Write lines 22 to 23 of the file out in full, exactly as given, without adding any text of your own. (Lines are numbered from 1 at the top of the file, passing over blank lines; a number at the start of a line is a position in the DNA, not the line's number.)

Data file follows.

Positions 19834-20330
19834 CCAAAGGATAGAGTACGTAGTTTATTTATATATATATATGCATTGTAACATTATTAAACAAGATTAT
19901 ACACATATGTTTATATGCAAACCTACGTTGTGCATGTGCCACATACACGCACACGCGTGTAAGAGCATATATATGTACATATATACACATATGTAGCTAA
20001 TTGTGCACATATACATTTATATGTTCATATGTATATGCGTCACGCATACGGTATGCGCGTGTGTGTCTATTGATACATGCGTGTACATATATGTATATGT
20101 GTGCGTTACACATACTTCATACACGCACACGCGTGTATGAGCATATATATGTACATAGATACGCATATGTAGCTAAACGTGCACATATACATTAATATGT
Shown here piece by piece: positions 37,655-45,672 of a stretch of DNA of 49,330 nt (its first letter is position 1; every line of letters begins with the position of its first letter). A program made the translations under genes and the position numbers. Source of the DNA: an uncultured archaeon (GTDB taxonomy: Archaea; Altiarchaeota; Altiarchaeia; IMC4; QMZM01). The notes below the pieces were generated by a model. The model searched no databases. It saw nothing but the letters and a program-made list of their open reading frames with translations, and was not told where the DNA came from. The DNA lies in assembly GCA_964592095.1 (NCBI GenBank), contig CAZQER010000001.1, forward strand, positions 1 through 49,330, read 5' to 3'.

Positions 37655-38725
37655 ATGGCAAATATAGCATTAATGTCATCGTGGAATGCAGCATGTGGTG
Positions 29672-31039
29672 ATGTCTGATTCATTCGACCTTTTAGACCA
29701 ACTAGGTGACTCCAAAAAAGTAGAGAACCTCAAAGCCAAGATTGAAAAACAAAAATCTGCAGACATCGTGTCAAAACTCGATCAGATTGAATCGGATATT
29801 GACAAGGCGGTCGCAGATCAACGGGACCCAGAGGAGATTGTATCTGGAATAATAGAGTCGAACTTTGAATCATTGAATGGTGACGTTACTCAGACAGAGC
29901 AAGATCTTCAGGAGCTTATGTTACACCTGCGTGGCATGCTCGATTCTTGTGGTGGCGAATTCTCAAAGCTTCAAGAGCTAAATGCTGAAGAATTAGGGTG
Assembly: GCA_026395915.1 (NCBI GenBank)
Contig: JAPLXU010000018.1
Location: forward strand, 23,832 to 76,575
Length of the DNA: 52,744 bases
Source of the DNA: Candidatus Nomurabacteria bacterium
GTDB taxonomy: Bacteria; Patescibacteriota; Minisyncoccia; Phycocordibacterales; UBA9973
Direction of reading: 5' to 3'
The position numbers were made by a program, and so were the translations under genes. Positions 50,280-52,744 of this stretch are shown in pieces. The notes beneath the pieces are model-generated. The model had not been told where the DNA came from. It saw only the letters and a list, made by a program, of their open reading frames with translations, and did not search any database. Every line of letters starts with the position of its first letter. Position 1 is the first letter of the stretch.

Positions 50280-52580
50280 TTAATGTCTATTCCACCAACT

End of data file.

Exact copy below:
Positions 50280-52580
50280 TTAATGTCTATTCCACCAACT